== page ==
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For those who viewed Michelle Rhee as an anti-union bully, the past few months have offered lots of chances to say “toldya so.” Soon after resigning as the D.C. Public Schools chancellor in October, Rhee began appearing with Republican governors who were busily making war on public-sector unions. But if longtime Rhee critics felt vindicated, another group has been less sanguine: left-leaning education reformers who worry that her moves could help tie education reform to a larger conservative agenda to crush organized labor.
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Since the launch of Rhee’s advocacy organization, StudentsFirst, the optics certainly haven’t been favorable for her fellow Democratic reformers. In October, pugilistic New Jersey Gov. Chris Christie asked her to become his education commissioner. Rhee turned him down, but called herself a “big fan” of his plans to weaken the state’s teachers’ unions. Months later, Rhee became an adviser to Rick Scott, the Tea Party favorite who, as Florida’s governor, has fought to erect new barriers to collecting union dues. And when an even higher-profile clash over public-sector unions began this year in Wisconsin, Rhee was lauding its right-wing governor, Scott Walker, for taking an “important” step to rein in teacher pensions and “limit what they bargain.”
Rhee, of course, hasn’t gone so far as to propose ending collective bargaining. She’s repeated her long-held stance that teachers’ unions can play a constructive role in the public sector and in education reform. Though she’s been more vocal about supporting vouchers—Scott has actually proposed voucherizing the entire Florida school system—her basic policy positions don’t appear to have changed much, either: Even when she was a Democratic appointee in the District, she battled seniority-based teacher retention and touted teacher accountability, merit pay, and the like.
But following the jolt of her departure from DCPS, Rhee’s style as a confrontational advocate has seemed to blur the distinction between her views and the hard-line Republicans she’s worked with. The effect is to reinforce an array of right-wing positions that her left-leaning allies say they don’t endorse. “It’s counterintuitive, but if I were Michelle, I would say ‘I’m the poster child for collective bargaining,’” says Joe Williams, executive director of Democrats for Education Reform. In Williams’ world, tough negotiations with unions are a sign of respect for their existence. It’s something else entirely to wish unions away. “You’re always in danger of getting caught up in their style and politics, working with people who aren’t as careful,” he says. “You have that risk.”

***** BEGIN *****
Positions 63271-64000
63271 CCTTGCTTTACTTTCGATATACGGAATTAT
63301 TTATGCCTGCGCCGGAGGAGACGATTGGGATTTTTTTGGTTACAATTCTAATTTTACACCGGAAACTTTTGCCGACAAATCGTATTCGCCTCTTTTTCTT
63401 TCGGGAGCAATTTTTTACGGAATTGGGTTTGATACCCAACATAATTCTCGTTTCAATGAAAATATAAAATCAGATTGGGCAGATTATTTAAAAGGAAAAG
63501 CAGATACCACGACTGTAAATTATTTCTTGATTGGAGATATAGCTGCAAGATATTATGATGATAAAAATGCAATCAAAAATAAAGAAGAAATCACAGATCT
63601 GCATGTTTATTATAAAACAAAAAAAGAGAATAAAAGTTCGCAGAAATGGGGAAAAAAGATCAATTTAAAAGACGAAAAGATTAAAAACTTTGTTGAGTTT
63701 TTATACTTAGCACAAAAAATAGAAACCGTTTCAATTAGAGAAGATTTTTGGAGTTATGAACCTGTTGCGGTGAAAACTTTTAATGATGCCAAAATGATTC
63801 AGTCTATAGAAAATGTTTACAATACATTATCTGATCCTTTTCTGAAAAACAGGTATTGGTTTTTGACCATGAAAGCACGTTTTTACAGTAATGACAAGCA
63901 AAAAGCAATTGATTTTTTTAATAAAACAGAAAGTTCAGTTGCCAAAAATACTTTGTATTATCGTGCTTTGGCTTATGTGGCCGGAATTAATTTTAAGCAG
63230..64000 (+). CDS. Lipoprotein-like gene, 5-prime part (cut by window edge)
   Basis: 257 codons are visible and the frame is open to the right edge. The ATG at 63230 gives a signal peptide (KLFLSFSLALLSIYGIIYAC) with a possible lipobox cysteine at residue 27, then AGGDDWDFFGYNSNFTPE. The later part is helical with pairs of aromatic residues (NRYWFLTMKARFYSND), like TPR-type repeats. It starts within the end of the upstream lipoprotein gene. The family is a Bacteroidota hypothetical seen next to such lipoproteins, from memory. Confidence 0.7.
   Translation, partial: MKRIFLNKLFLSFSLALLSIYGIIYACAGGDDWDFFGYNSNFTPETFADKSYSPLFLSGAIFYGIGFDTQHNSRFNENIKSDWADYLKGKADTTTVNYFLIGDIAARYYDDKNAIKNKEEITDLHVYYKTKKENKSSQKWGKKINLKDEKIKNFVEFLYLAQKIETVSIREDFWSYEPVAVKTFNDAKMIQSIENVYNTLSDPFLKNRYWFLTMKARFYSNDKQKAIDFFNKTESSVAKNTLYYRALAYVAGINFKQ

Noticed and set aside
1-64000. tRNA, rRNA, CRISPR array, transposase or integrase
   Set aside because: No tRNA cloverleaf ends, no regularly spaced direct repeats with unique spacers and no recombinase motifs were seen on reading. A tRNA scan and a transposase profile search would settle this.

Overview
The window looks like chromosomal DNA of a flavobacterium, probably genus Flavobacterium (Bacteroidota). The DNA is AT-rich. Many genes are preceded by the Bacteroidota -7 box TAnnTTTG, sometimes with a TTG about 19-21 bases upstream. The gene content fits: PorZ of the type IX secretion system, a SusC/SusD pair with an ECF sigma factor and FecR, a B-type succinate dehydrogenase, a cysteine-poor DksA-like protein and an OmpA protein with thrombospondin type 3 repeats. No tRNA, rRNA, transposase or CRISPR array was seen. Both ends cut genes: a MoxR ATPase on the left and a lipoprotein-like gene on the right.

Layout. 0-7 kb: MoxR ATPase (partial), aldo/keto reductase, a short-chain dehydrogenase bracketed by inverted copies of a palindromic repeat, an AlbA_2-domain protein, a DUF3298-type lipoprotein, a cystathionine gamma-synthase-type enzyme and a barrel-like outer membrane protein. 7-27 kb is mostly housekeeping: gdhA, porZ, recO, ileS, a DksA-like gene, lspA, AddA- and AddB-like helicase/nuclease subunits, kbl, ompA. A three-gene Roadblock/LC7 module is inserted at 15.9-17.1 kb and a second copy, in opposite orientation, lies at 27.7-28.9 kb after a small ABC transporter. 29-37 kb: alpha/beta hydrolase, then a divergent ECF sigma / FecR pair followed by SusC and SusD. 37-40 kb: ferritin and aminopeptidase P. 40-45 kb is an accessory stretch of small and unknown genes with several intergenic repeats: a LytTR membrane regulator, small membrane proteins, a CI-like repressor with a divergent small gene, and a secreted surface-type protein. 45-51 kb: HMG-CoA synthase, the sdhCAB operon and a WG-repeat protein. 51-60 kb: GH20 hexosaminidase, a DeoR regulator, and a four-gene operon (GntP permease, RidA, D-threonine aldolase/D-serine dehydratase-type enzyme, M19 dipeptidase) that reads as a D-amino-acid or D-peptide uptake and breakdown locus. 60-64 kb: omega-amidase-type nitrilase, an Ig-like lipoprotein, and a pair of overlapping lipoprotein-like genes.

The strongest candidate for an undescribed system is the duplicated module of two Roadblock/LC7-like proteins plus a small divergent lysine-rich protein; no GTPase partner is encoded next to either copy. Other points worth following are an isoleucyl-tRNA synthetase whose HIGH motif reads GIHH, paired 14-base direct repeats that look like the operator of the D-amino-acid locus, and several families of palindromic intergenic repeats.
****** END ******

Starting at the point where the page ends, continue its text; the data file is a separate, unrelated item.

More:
That risk—of giving the appearance “that this all is just a stalking horse of union-busting,” in the words of Kevin Carey, policy director for the think-tank Education Sector—is something that Democratic education-reform types have long sought to mitigate. Ever since Democratic voters bounced her boss, Adrian Fenty, from office, though, Rhee has neither gone through the motions to allay such concerns—nor had liberal political allies to do it for her. “She is swimming in some politically choppy waters,” Carey says.
In fact, the same criticisms of Rhee’s polarizing public persona now come from erstwhile allies, not reform foes. “It’s very high risk—people have spent years trying to be clear that we’re sending an anti-teacher message, that’s something we’ve been very careful about,” says Kate Walsh, president of the National Council on Teacher Quality. “If you instead rattle the cage so much, people begin to fear that you have been full of it, and that you haven’t been honest, you lose them.”
“She may have to work harder to convince people that she’s not part of some Republican plot,” Williams adds.
There are at least some indications that Rhee may be taking tentative steps to reestablish her bipartisan street cred—a sensible thing to do, given that she’s announced plans to raise $1 billion for StudentsFirst, a sum that probably requires dunning liberals and centrists along with right-wingers. Last month, she announced that George Parker—the D.C. teachers’ union leader she negotiated with as chancellor—would become a senior fellow at the organization. “I hope, working together again, we can come up with ideas for improving how schools serve children nationally,” Rhee wrote in a Huffington Post piece. But can such alliances last? Rhee’s friends and foes are waiting, watching—and worrying.